It is evident from discussion that there are a number of modellers who want to progress to brass and nickel silver kits, but are loathe to make the jump because there seems to be nothing for the ‘beginner’ to try their soldering skills with first. I was at this stage once and still find soldering outside my ‘comfort zone’, but am becoming more skilled and increasingly confident, though I don’t profess to be an expert. The Tralee & Dingle three-plank wagon, available from Worsley Works is, I believe, a good starting point. It is low cost (£4.50 + £1.50 P&P), can be used for either 009 or 00n3, and if you bottle out can be stuck together with glue (I have built a wagon using epoxy resin). It is designed to fit the Parkside Dundas Tralee & Dingle van chassis. I am attempting to build Annascaul Station on the Tralee & Dingle Light Railway and whilst there is a lot of stock available from model manufacturers several key items are not catered for, the three-plank wagon being one of them. With the help of published and unpublished photographs (generously loaned by David Rowlands) I drew diagrams for the wagon and sent them to Allen Doherty at Worsley Works, who used them to  create the necessary brass etches for the kit. The best published photograph of a three plank wagon (and one I relied upon heavily in the diagrams) can be found in The Tralee & Dingle Railway by David Rowlands, published by Bradford Barton, p75. By the time of closure each of the remaining wagons had been reconstructed so there were differences between them.

Photo #1: This shows the etch, constructed wagon body and the completed wagon on Parkside Dundas T&D van chassis.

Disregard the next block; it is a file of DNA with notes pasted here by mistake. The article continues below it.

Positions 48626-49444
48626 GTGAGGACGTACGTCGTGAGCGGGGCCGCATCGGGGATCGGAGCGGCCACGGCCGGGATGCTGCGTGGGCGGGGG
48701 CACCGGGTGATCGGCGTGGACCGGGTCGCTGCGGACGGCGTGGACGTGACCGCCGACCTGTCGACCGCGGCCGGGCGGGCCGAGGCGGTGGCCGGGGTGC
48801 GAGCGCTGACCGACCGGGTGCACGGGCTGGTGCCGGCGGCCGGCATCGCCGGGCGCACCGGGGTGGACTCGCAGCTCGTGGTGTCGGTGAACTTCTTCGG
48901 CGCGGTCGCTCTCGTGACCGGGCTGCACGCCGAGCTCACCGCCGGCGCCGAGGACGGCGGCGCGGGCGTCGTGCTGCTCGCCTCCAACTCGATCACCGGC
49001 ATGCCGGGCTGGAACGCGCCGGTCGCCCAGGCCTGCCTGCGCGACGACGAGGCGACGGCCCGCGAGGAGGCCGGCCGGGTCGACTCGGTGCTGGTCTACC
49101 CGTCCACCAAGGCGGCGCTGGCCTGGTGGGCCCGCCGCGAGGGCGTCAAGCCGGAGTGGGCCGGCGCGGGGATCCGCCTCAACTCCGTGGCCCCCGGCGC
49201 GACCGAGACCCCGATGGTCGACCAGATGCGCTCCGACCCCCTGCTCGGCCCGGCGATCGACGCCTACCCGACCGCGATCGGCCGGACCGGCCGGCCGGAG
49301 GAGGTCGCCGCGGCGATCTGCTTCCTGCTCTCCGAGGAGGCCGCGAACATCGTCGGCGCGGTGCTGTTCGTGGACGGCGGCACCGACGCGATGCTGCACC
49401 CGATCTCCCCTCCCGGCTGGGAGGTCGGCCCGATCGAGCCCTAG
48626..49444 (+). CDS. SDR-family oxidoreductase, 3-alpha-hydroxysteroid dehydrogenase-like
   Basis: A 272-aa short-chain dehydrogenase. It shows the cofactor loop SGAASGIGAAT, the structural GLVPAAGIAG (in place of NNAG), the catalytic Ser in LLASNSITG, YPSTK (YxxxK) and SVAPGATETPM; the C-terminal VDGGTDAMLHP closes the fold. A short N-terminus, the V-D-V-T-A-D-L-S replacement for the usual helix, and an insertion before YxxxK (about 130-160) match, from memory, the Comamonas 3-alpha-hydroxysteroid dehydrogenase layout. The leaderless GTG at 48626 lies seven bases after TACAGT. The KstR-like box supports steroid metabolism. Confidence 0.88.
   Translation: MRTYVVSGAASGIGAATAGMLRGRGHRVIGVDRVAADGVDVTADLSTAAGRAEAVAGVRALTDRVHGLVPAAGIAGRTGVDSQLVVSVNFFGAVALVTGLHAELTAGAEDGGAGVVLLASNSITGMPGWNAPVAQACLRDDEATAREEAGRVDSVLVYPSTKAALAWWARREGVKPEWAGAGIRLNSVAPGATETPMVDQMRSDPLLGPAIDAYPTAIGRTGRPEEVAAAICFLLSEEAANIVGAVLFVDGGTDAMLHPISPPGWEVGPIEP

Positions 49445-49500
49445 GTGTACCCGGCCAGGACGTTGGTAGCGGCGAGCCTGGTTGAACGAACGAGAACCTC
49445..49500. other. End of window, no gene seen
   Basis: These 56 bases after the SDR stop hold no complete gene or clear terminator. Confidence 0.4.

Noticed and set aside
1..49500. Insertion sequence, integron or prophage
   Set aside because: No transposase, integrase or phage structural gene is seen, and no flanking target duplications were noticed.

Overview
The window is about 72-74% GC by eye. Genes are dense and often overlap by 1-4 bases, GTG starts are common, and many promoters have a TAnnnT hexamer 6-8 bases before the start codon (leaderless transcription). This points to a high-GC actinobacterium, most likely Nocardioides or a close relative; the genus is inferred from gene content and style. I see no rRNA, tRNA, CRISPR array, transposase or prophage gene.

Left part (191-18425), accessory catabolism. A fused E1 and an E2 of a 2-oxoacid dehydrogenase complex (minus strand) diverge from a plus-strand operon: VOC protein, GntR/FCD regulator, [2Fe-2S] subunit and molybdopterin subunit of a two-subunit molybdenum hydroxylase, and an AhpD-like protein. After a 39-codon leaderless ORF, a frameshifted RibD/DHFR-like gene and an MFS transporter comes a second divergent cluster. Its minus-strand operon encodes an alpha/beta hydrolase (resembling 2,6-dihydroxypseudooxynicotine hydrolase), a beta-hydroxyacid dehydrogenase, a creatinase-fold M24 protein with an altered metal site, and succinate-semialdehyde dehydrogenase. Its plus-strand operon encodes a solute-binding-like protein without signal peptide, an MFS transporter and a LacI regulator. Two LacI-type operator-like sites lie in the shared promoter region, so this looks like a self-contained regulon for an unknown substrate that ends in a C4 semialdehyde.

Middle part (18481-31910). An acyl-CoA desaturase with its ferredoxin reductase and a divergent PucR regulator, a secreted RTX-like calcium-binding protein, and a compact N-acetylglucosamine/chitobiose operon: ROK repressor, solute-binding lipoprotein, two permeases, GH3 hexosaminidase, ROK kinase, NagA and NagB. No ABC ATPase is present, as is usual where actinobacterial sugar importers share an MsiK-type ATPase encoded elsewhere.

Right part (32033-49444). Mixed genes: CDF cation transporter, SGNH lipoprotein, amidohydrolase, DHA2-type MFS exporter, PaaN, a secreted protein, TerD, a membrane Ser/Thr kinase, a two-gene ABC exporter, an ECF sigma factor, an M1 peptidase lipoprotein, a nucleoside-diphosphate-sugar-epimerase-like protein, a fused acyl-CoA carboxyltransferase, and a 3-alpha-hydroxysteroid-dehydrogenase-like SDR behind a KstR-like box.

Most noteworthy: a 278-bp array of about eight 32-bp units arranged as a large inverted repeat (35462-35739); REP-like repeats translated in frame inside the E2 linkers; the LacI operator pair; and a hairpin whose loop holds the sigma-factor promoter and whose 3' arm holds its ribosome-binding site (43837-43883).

Photo #1: This shows the etch, constructed wagon body and the completed wagon on Parkside Dundas T&D van chassis.

Photo #2: The set up used for soldering. An Antex 25W soldering iron and stand, flux and 145° solder. I do not usually go to the extreme of soldering outside, but on a nice day its quite pleasant, but dont drop any parts!

Photo #2: The set up used for soldering. An Antex 25W soldering iron and stand, flux and 145° solder. I do not usually go to the extreme of soldering outside, but on a nice day it's quite pleasant, but don't drop any parts!

Photo#3: The first job is to tap in the bolt heads. I do this with a pin whilst the brass etch is resting on a piece of hardboard. A light tap is enough. When this is done flux and solder (tin) the insides of both sides and ends. When completed cut the parts out of the fret and clean up the rough edges with a file.

Photo#3: The first job is to tap in the bolt heads. I do this with a pin whilst the brass etch is resting on a piece of hardboard. A light tap is enough. When this is done flux and solder (tin) the insides of both sides and ends. When completed cut the parts out of the fret and clean up the rough edges with a file.

Photo #4: Line up the pieces, ensuring that the outside overlaps the inside section equally at both ends. I have recently acquired some little clips to help. The work is then held in a vice.